[whatwg] Video with MIME type application/octet-stream
Simetrical+w3c at gmail.com
Wed Sep 8 12:58:39 PDT 2010
On Tue, Sep 7, 2010 at 4:00 PM, Boris Zbarsky <bzbarsky at mit.edu> wrote:
> On 9/7/10 3:29 PM, Aryeh Gregor wrote:
>> * Sniff only if Content-Type is typical of what popular browsers serve
>> for unrecognized filetypes. E.g., only for no Content-Type,
>> text/plain, or application/octet-stream, and only if the encoding is
>> either not present or is UTF-8 or ISO-8859-1. Or whatever web servers
>> do here.
>> * Sniff the same both for video tags and top-level browsing contexts,
>> so "open video in new tab" doesn't mysteriously fail on some setups.
> I could probably live with those, actually.
On Wed, Sep 8, 2010 at 5:33 AM, Philip Jägenstedt <philipj at opera.com> wrote:
> I agree with Boris, the first two points are OK but the third I'd rather not
> implement, it's too much work for something that ought to happen very, very
That sounds promising. What do other implementers think?
>> * If a file in a top-level browsing context is sniffed as video but
>> then some kind of error is returned before the video plays the first
>> frame, fall back to allowing the user to download it, or whatever the
>> usual action would be if no sniffing had occurred.
> This might be pretty difficult to implement, since the video decoder might
> consume arbitrary amounts of data before saying that there was an error.
And the problem is that you don't want to keep the data handy in case
it fails? Hopefully it makes no big difference, then.
On Wed, Sep 8, 2010 at 1:14 PM, David Singer <singer at apple.com> wrote:
> what about "don't sniff if the HTML gave you a mime type" (i.e. a source element with a type attribute), or at least "don't sniff for the purposes of determining CanPlay, dispatch, if the HTML source gave you a mime type"?
What advantage does this serve?
On Wed, Sep 8, 2010 at 3:13 PM, And Clover <and-py at doxdesk.com> wrote:
> Perhaps I *meant* to serve a non-video
> file with something that looks a fingerprint from a video format at the top.
Anything's possible, but it's vastly more likely that you just made a mistake.
> I suggest:
> 1. Resources with no Content-Type continue to be fair game.
> 2. By far the most prevalent "maybe wrong" Content-Type that is widely
> deployed is text/plain, due to inappropriate web server defaults (both IIS
> and Apache<2.3). Allow sniffing of text/plain resources, but provide an
> override for server operators to say "I mean it, this is really text/plain".
> ie. standardise X-Content-Type-Options or something like it.
> 3. Sniffing should otherwise not occur in any context.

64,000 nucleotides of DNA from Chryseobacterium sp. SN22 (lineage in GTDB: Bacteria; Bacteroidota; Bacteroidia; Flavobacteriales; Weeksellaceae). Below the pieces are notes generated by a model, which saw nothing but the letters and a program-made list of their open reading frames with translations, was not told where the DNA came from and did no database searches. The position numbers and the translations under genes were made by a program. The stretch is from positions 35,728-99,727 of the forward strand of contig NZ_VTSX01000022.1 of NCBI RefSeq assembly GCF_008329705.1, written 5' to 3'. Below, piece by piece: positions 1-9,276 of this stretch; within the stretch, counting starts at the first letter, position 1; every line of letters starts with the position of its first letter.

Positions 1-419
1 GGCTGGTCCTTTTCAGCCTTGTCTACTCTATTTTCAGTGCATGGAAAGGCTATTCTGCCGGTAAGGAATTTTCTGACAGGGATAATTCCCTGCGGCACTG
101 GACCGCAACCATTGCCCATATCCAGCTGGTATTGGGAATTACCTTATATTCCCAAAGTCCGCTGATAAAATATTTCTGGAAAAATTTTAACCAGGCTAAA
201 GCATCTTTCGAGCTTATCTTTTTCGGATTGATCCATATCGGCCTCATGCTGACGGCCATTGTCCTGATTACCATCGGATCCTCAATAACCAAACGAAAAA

This is basically the same as what I suggested in my last post, right?
Except for the "allow opting out of sniffing", which would be great
but is orthogonal.
> It's already different in different browsers, even with the small number of
> filetypes we currently have.
Because it's not standardized.
> In any case, any sniffing solution will always be inconsistent as different
> browsers, OSes, installed codecs and options expose different media
> filetypes to the net.
I don't follow. A standardized sniffing solution can be implemented
across the board.
> Never mind just browsers, or even browsers that simply pass the resource to
> their underlying media frameworks for sniffing: there are far more
> already-deployed media players with HTTP capability than there are browsers
> with video/audio support. There is no chance we will ever be able to
> standardise the implementation of sniffing amongst this wide range of
> So there will always be non-compliant UAs. In the face of this, we might as
> well standardise the 'good' solution - minimal sniffing - and hope to drag a
> few modern browsers along with that, instead of mandating an unreliable
> sniffing approach that *still* isn't implemented universally.
I don't follow this logic. If these media players want to work the
same as browsers, they'll implement the spec. If they don't implement
the spec, it makes no difference what the spec says, so why even
> Yes. Undocumented sniffing behaviour has caused many vulnerabilities, as
> even well-known sniffing behaviour continues to do (see the current
> publicised difficulties with CSS-inclusion attacks). Lack of sniffing
> behaviour, however, has never caused a vulnerability. It fails safe.
The CSS-inclusion attacks that I'm aware of involve @import-ing an
HTML document and observing what syntax errors occur. There is no
sniffing that occurs there. What attacks were you thinking of?
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